Get to know the Shiba Inu
All you need to know about the breed
Only recently introduced to the West in the middle of last century, Shibas have quickly become a favoured companion. Often taken for foxes thanks to their agile gait, triangular, pointed ears and alertness, Shiba Inus ooze confidence through their steady, placid gaze.
Once used to flush out game in the mountains of their native Japan, Shiba Inus are a small, well-proportioned, all terrain breed that also happens to enjoy the indoor life. Still, they need a good romp outdoors, and, because they have a strong prey instinct, it is highly recommended they be kept on a lead. These little Houdinis can find their way out of most situations – and once they’re off, they’re well and truly off!
Shiba Inus express themselves in a variety of behaviours including intriguing, if not double-take inducing “vocalisations” that have been compared to yodeling. The takeaway: with Shibas, there’s rarely a dull moment.
Because they are strong-willed and clever, early training and socialisation are key in successfully raising this confident breed. Naturally territorial, a Shiba quickly appropriates things and people. They should be taught to share from the earliest age. With the right training, Shiba Inus grow up to be devoted to and protective of their humans.
2 facts about Shiba Inus
Things to look out for
From specific breed traits to a general health overview, here are some interesting facts about your Shiba Inu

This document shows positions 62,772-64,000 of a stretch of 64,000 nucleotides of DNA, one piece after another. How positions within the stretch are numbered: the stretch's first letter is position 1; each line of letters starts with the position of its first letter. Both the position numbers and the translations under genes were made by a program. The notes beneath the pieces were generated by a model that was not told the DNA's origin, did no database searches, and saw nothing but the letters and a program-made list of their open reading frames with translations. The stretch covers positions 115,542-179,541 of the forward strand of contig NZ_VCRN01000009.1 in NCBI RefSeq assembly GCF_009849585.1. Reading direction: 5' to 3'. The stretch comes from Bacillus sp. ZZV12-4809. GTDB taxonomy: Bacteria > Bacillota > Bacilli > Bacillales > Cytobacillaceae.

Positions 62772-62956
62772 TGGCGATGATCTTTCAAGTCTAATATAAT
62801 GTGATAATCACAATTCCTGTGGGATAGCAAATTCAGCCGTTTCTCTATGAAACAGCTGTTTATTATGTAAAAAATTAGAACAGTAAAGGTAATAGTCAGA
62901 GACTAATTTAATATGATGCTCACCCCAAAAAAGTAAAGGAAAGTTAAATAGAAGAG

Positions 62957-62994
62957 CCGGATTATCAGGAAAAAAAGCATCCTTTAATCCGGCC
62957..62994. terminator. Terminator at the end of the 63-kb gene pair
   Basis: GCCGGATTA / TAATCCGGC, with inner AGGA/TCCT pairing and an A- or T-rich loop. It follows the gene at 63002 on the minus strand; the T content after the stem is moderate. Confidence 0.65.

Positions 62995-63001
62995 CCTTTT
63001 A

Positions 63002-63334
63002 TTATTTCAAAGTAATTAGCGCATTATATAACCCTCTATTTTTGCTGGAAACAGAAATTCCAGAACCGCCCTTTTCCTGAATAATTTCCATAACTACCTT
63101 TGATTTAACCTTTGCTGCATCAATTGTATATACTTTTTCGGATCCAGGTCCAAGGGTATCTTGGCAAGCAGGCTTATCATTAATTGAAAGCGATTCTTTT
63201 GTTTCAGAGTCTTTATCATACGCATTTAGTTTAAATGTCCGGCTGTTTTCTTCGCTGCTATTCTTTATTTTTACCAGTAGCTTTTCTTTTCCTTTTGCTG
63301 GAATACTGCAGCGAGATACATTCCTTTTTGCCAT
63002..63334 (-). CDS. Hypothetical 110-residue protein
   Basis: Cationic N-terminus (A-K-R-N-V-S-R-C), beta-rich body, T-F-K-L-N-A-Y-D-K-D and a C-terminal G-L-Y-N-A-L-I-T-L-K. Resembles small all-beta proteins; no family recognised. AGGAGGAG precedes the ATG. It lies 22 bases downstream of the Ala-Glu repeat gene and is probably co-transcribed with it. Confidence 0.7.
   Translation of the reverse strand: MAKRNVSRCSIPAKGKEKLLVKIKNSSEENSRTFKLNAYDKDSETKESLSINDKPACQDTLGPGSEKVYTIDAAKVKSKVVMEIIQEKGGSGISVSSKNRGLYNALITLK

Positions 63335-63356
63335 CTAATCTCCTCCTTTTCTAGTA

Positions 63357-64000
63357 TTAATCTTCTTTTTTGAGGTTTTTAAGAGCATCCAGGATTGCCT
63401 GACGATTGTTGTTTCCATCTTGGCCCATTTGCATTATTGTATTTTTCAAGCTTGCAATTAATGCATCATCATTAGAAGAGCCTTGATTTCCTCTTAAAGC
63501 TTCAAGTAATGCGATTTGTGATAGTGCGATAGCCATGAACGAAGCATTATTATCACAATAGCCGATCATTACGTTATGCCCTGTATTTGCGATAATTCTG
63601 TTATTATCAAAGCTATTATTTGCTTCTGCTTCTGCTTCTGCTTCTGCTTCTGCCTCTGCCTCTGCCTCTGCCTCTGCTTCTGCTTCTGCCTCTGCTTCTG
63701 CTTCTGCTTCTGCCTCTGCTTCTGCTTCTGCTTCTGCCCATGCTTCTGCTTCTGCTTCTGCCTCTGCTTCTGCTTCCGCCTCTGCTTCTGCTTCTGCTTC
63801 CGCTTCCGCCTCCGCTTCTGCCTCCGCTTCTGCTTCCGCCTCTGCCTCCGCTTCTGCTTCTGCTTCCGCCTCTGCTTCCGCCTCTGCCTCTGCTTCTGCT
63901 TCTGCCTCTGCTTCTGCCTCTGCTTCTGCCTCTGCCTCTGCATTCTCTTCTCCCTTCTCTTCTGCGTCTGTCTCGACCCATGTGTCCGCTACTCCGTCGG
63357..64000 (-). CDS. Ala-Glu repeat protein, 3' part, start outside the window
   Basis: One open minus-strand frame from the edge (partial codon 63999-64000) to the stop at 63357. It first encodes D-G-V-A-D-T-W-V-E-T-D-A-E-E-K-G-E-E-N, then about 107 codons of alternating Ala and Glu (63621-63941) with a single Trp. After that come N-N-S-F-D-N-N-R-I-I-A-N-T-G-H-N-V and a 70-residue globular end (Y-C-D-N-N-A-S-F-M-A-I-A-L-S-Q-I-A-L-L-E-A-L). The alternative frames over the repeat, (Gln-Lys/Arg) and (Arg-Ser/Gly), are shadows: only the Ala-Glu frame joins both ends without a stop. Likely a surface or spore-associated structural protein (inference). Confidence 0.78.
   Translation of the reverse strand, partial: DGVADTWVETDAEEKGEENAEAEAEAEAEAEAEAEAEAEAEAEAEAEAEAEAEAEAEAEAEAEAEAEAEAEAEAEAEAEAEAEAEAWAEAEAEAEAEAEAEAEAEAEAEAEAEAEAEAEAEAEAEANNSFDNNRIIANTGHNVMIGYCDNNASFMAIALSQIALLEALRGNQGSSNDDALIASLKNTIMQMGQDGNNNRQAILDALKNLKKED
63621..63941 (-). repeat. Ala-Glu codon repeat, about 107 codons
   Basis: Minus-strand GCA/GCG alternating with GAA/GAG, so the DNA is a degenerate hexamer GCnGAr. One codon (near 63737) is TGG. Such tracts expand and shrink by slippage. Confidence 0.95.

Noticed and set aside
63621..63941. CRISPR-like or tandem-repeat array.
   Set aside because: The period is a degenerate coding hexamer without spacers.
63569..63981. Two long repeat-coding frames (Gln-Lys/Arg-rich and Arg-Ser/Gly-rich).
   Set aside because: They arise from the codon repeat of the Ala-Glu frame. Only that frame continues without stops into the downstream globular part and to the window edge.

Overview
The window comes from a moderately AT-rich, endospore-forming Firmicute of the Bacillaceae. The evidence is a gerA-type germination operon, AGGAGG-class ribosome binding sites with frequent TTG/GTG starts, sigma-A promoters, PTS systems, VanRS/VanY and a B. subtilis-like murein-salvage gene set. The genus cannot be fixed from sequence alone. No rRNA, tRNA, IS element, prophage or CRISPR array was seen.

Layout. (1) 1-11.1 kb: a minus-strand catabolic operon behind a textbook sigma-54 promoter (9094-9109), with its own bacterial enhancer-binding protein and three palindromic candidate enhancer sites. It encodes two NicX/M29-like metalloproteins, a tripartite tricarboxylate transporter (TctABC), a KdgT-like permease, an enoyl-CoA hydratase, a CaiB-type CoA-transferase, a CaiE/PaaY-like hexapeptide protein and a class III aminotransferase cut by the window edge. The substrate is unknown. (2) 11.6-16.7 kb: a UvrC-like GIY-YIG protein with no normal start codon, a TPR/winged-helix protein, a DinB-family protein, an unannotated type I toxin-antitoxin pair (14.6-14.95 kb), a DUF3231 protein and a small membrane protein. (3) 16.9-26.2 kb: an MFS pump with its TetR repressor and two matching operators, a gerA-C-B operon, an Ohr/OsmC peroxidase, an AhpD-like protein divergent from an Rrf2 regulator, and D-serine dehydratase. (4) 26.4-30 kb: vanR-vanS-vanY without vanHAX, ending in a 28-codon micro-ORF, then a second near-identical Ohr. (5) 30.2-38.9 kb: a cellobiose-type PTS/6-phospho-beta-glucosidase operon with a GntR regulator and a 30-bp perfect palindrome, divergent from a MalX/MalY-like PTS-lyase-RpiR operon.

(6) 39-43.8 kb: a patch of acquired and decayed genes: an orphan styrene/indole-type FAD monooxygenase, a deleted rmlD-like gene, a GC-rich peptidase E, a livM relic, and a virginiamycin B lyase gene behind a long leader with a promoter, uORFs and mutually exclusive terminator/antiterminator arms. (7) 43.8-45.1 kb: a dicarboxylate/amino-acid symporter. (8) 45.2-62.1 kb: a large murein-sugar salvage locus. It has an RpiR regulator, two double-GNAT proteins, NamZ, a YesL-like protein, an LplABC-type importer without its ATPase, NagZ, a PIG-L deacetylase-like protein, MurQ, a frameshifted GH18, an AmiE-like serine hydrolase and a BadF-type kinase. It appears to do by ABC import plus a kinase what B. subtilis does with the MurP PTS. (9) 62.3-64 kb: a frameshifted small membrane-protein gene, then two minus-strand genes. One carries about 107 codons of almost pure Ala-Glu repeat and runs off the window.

Allergies aren’t just a human issue
Shiba Inus can suffer from allergies, which fall into three main categories: food allergies, contact allergies, and inhalant allergies. Be on the lookout for signs of the latter, which can include itching, redness and/ or hair loss. Should you notice any of these, it’s best to head to your vet as soon as possible so you can find a suitable treatment.
Seek out qualified breeders for healthy hips
It is not uncommon for the Shiba Inu to develop hip dysplasia, an inherited skeletal condition that causes significant pain and / or lameness in the hind legs. Because hip dysplasia is genetically transmitted, it’s vital to find a reputable breeder that can provide you with the necessary health clearances for your puppy’s mom and dad. A physical exam at your Shiba’s regular check-ups, and a radiography or X-ray can deliver a definitive diagnosis that will enable your vet to chart a course of action.
Smaller dogs can have kneecap issues
Patellar luxation is a condition wherein the patella, or kneecap, slides in and out of place, and is a common cause of discomfort and lameness, particularly in small dogs. Be on the lookout for “skipping”, a movement wherein your Shiba carries the affected limb for several steps, sometimes shaking it out before resuming use of it. Your vet can diagnose patellar luxation and recommend the best treatment to help keep your Shiba in great shape.